REBECCA HOVLAND

I Knew

 

She could have done it any day, but

it is tonight she chooses to tell us.

The night the window panes shudder

with the growling bass of thunder,

mechanical hum of the house subsiding—

electricity gone, lightning piercing

the dark every thirty seconds. I’d known

the news was coming—heard the hushed

phone calls, the clatter of dishes over

whispered fights. I’d seen my father’s

weighted steps to their bedroom

and my mother’s lips tightening above

the bread she sliced and the broth she salted.

I’d stand behind doors, ear at the crack,

listening for more, but hoping it wouldn’t

come, hoping that if I pretended nothing

was different, nothing would change.

But tonight is just us—my mother, my sister

and I. We search in the dark for candles—

Balsam Yankee jars, stubs of wax with crumbling

wicks, Diamond matchbox in the spice

cupboard. We gather quilts and pillows

to layer onto my mother’s bed. She draws

us close on either side of her, folding us

into her sides, tucked beneath the bends

of her elbows. Yellow glows on our cheeks

from the shifting flame on the nightstand.

We are safe from the low rumbling

that swells into roaring and flashing outside,

the rain drumming on the roof. Our bodies

grow heavy against her as she puts

a hand on each of our foreheads, smoothes

back hair and sleep, then leaves her warm

palms to rest on the tops of our heads, as if

to weigh her thoughts. Girls, she says,

Can you look at me? Slow, we turn our chins

toward her face. I know what’s coming, want it

to stop—I feel the warmth of the flame leave

my cheeks and leave a chill in my stomach.

Your father and I are getting divorced, she says.

She said it, and because there’s no taking it back,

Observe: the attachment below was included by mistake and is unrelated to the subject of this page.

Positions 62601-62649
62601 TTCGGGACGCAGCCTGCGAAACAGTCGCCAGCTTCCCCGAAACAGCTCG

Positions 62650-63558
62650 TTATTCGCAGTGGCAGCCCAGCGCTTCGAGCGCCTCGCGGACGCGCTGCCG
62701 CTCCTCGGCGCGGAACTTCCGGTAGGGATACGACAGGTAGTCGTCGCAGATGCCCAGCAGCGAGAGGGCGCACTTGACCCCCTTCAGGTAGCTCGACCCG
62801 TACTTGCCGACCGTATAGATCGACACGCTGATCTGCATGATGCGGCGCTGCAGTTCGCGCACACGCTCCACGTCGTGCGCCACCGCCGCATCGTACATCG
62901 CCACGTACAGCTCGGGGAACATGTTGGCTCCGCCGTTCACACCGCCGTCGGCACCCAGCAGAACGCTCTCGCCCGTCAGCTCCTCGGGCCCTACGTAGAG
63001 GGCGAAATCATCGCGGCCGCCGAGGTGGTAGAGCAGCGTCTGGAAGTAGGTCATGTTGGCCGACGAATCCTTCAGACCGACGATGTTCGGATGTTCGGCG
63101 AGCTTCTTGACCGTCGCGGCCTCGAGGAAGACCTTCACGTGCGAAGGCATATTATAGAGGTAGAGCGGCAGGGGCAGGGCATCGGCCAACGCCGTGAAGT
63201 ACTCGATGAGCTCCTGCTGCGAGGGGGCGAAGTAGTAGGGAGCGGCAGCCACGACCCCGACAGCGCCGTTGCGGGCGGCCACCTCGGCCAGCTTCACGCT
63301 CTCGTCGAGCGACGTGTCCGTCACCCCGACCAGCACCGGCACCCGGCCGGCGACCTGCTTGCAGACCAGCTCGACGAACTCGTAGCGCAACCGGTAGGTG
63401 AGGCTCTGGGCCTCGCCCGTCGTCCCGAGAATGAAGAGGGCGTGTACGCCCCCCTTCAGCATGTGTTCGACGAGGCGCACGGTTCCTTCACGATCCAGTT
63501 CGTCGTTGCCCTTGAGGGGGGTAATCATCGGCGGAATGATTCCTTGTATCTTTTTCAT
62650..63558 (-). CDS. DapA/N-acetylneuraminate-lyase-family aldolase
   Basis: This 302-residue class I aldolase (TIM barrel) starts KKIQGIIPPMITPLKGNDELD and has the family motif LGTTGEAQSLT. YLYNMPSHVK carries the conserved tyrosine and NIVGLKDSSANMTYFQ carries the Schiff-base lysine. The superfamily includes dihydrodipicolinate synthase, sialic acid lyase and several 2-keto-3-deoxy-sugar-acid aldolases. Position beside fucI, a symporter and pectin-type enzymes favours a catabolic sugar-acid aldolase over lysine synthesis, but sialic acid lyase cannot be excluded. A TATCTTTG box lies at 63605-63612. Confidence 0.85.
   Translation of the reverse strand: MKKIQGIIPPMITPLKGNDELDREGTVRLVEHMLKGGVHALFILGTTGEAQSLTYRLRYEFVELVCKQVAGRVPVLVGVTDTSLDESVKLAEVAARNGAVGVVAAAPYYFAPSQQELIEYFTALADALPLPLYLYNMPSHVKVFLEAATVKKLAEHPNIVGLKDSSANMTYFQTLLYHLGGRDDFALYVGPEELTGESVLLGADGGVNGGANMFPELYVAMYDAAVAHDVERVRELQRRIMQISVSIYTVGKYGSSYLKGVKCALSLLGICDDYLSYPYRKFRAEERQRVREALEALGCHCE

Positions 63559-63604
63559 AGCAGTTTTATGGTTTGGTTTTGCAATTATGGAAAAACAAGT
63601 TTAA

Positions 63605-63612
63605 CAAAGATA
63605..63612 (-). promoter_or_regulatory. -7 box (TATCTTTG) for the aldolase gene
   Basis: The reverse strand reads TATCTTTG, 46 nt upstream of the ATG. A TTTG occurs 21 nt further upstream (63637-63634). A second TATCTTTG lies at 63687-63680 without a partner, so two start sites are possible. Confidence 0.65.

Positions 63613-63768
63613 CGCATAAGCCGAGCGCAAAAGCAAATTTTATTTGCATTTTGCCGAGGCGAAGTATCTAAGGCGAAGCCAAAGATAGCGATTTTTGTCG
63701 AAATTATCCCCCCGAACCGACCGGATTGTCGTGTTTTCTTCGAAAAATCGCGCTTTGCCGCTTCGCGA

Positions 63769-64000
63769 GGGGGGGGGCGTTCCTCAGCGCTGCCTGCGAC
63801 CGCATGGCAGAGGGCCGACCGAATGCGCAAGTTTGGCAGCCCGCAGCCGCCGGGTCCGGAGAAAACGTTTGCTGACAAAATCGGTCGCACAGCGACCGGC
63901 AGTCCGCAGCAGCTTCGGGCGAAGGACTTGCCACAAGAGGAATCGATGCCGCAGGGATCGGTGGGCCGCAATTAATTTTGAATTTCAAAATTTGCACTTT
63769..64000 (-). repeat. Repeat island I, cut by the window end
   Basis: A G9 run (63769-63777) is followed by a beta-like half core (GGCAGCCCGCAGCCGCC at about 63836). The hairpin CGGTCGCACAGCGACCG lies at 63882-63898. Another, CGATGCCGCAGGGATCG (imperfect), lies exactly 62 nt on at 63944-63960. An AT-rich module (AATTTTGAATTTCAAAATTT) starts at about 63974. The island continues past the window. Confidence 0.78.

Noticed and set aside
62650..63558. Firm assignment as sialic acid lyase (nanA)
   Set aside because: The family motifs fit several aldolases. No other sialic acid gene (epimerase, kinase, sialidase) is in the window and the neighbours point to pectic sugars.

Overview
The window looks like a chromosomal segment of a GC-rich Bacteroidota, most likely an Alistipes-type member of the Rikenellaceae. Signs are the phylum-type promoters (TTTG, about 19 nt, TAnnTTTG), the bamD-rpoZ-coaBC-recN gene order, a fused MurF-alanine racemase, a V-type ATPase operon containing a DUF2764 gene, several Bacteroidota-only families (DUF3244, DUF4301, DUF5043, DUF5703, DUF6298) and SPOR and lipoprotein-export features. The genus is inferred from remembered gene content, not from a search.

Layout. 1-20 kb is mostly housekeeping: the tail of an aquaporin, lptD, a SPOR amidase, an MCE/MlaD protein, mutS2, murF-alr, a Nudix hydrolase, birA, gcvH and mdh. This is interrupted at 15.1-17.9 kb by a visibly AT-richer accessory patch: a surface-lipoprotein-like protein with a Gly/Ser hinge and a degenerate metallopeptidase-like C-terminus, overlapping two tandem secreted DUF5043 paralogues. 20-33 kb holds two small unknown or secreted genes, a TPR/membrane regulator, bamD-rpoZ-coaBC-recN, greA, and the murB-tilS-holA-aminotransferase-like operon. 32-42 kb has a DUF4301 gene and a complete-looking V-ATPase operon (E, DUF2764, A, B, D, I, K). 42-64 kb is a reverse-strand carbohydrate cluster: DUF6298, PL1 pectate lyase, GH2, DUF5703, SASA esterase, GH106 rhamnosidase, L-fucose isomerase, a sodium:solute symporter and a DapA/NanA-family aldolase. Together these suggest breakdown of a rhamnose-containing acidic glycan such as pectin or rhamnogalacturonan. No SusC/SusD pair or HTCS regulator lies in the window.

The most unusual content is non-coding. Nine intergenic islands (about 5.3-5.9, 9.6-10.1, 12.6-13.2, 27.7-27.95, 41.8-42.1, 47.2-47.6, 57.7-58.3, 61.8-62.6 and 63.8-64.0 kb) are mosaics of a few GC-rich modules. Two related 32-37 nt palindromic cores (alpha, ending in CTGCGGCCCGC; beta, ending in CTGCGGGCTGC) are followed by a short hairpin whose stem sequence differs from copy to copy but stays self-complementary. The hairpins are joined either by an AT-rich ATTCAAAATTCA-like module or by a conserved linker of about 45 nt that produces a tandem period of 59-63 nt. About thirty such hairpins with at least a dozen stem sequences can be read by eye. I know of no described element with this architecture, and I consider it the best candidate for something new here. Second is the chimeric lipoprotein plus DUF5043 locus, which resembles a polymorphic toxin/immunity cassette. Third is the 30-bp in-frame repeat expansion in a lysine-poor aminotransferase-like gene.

we shrink away from our mother like flimsy

paper held to the candle on the nightstand. 

Belonging

 

My sister and I lie like starfish in the intersection,

where Orchid Road meets County 189 meets

our driveway, spread across gravel rocks that poke

sharp corners into jeans, shoulders, backs of heads. 

Home from school for groceries, laundry, a bonfire

tomorrow with old friends, we stare into the July

night—buzzing with the drone of crickets-bullfrogs-

cicadas, the whistling rustle of swaying cornstalks.

The deep, black sky pockets us, shields us

from traffic, worries, even from time. It stretches

on forever, past the sketch of the Big Dipper, the three

specks that line Orion’s belt, the creamy haze

of the Milky Way—and I wonder where I belong.

Only back for a little, not long enough to do the things

we did before we grew up and got busy: pull

on puddle boots and wade thigh-deep in ditchwater,

climb evergreens so high our hair mats

with sticky-sweet sap, stack fallen branches

into forts. I look down the raised strip of grass

that winds along the center of the driveway, untouched

by tires. Thick trees fold around the farmhouse,

its shingled roof, weathered, white siding, dirty

awnings curling over windows—the place I forget

to call home when I’m away. I press my back

into raised bumps and deep grooves, close my eyes,

smell the fresh air, ripening corn, damp soil

and summer grass. This belongs to me. 

Caravaggio’s Magdalena*

 

 

I watch her from the shade of a portico,

stone column at my back, three strides

over sun-warmed bricks to reach her—this

large-breasted, plain girl who rests on a doorstep.

Auburn hair tangles over her shoulders, head sags

like the soiled lace across her chest. A pause

before she moves again, curved over a basket

of linens she pulled from the line strung

in the narrow space between houses—housekeeper

by day, prostitute by night. I know how men

approach her with wine-soured breath, lean down,

their faces shining with grease. And lust. They slip

coins under folded hands on her lap; her cue

to rise, to lead them through the door behind her.

 

No need for seduction in daylight—thin lips

slack, mouth turned down, though skin is still

velvet to a rough hand. I don’t seek to penetrate

her body, but to capture it—the delicate splay

of fingers across her lap, the fragile creases

under her chin, her nostril puckering the soft

rose of her cheek. And the shadow that brings

her brows close together over downcast eyes.

I already know what my brush will do: ring

her arched wrists with silver bracelets, attach

a pearl to the lobe of her ear, stroke

a tear down the length of her nose.

 

I breach those three strides across the street;

her white face turns toward me—the deep hollows

of her eyes don’t reflect the sunlight. I take

her hand, brush my lips against it, gentle

like paint on canvas. Il tuo nome? I ask, releasing

her hand. Anna, she says, each syllable soft, slow.

Anna, I say. La mia Magdalena.